Alas, the season is over for the Houston Rockets. After spotting the Golden State Warriors a three-game lead to start off the conference championship series, the team and its hopes for a Rocky narrative–like sweep of the final four failed to materialize, and Houston sports fans have to choose between caring about the Astros and waiting for the Texans.
However, if you need a chance to celebrate the days when Clutch City meant championships, there’s an opportunity to revisit one of the more fascinating moments of that the all-time greatest Rocket (sorry, Moses Malone)
: The time when Hakeem Olajuwon attempted to end sneaker-related violence by introducing his own low-cost pair of high-profile kicks.
Writing at the Guardian, Gabriel Baumgartner traces the history of sneaker-related shootings and violent crime, and the role that the big man played in attempting to end the scourge.
Twenty years ago, Houston Rockets superstar Hakeem Olajuwon tried to combat not just the violence, but the affordability of sneakers worn by NBA stars. Olajuwon was the first to make a concentrated attempt to subvert the trend of overpriced basketball shoes marketed to urban youth.
While Stephon Marbury’s discount shoe “The Starbury” (priced at $14.95) would find more (but limited) commercial success a decade later, Olajuwon sought to dissuade youngsters from buying expensive Jordans in favor of his line “The Dream” by Spalding. Priced at an affordable $34.99, the shoes were sold in discount stores like Payless, Wal-Mart and K-Mart nationwide.
Olajuwon’s shoes debuted in 1995, following two back-to-back championship seasons. Olajuwon had been the NBA Finals MVP in both years, and was among the biggest stars in the league. And while the press loved the star’s decision to partner with Spalding instead of Nike or Reebok, the gambit failed to take hold with young people. Baumgartner cites a few reasons—the fact that Olajuwon was a clean cut Nigerian rather than an American with more edge to him; that Foot Locker opted against stocking the shoes; the lack of stars not named Hakeem Olajuwon who wore them on the court—but ultimately, it probably comes down to a misunderstanding of sneaker (and youth) culture. The exclusivity is part of the point.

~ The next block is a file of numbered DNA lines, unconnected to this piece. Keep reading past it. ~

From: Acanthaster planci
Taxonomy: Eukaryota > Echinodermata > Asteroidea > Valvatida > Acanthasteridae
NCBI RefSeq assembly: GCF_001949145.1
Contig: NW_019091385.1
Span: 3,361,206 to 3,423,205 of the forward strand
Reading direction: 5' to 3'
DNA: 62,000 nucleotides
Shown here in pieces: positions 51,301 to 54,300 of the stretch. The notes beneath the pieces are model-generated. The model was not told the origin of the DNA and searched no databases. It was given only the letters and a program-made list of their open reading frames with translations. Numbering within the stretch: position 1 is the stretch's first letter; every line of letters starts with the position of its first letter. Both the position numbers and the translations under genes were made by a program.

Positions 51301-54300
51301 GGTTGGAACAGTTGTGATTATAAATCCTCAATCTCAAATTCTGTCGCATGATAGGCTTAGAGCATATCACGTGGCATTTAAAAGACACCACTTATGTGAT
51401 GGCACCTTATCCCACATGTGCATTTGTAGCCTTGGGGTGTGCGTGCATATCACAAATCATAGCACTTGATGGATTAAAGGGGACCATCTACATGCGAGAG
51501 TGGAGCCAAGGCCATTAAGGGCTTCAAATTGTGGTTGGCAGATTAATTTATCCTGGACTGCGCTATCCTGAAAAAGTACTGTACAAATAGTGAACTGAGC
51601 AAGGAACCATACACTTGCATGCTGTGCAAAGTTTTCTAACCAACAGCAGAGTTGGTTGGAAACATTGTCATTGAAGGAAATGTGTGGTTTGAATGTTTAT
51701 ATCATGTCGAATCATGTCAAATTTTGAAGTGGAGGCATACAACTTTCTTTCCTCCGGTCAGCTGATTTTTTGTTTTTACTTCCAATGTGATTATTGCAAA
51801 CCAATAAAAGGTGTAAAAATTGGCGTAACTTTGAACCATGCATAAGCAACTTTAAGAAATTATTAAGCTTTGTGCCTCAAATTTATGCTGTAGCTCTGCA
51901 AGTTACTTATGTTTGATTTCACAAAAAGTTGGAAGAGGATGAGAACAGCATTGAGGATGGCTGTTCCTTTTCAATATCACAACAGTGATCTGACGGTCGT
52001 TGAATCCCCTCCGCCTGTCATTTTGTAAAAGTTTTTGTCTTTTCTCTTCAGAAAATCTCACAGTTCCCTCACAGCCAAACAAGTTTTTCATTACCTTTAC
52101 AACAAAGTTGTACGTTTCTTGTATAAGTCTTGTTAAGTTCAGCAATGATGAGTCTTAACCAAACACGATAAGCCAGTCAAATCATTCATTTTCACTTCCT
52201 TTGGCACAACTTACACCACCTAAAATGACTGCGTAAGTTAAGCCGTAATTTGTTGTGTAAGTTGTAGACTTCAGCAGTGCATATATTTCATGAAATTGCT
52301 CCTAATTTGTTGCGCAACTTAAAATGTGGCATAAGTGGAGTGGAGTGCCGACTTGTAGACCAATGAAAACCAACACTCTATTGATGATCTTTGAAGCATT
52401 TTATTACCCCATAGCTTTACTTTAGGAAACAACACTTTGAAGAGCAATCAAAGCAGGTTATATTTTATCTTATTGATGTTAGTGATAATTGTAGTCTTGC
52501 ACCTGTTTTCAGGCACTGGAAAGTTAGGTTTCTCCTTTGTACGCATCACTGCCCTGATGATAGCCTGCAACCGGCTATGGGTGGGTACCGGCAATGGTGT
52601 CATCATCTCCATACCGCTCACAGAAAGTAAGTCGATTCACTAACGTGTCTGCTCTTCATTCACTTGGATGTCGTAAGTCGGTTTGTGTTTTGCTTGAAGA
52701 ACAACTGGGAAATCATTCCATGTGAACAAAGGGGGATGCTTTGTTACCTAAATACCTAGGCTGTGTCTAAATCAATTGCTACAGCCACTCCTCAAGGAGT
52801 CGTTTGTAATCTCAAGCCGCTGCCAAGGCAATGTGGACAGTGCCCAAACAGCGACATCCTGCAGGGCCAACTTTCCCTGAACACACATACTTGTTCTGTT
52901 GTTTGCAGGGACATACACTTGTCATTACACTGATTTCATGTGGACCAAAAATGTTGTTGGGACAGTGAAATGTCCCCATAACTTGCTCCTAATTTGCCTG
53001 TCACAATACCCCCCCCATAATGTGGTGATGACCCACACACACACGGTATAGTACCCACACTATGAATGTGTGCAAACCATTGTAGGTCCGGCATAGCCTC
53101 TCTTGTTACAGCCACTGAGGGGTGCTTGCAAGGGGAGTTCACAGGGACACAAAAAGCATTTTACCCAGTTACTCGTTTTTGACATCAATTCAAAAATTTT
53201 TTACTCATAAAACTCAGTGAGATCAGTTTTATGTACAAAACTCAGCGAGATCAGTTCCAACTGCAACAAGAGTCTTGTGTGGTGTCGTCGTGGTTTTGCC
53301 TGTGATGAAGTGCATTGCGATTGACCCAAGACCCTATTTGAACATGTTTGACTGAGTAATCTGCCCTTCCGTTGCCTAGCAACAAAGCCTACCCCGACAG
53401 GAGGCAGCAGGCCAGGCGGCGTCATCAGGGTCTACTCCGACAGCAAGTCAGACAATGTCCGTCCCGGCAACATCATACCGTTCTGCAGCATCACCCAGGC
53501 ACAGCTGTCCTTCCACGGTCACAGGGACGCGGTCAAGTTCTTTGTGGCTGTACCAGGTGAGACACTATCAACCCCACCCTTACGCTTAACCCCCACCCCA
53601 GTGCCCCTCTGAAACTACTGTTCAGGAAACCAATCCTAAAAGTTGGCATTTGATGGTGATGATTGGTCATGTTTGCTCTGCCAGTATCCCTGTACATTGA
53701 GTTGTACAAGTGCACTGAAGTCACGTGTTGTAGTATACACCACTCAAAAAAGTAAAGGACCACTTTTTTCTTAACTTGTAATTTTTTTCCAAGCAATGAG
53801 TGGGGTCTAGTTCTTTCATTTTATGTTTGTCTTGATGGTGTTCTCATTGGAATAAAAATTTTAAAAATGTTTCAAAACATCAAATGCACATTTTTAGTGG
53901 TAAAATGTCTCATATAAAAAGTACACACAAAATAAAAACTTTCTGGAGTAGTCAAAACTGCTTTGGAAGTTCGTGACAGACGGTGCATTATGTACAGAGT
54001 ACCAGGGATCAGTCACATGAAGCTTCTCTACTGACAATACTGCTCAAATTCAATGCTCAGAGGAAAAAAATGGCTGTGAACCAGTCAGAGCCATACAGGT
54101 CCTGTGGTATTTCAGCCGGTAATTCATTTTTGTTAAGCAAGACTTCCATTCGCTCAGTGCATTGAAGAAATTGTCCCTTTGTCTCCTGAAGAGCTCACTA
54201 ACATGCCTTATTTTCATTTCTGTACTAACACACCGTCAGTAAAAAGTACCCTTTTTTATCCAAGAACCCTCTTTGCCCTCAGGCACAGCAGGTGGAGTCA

“Cool” is an ephemeral but very important concept, especially for young people, and the fact that it’s hard to achieve is what makes it a status worth attaining. Air Jordans weren’t just the top sneaker in the world because Michael Jordan wore them and because “It’s gotta be the shoes” ads duped kids into believing that if they wore the right shoes, they could play like Mike; they were cool because not everybody could have them.
Of course, that also meant that they spurred violence. If the only thing that’s standing between you and the shoes that’ll make you cool is some kid who you don’t think deserves them, that desperation can turn violent.
Sports Illustrated reported on sneaker violence in 1990, running a cover story with the jarring words “Your Sneakers or Your Life” and recounting the tragedy of people killing each other for their shoes.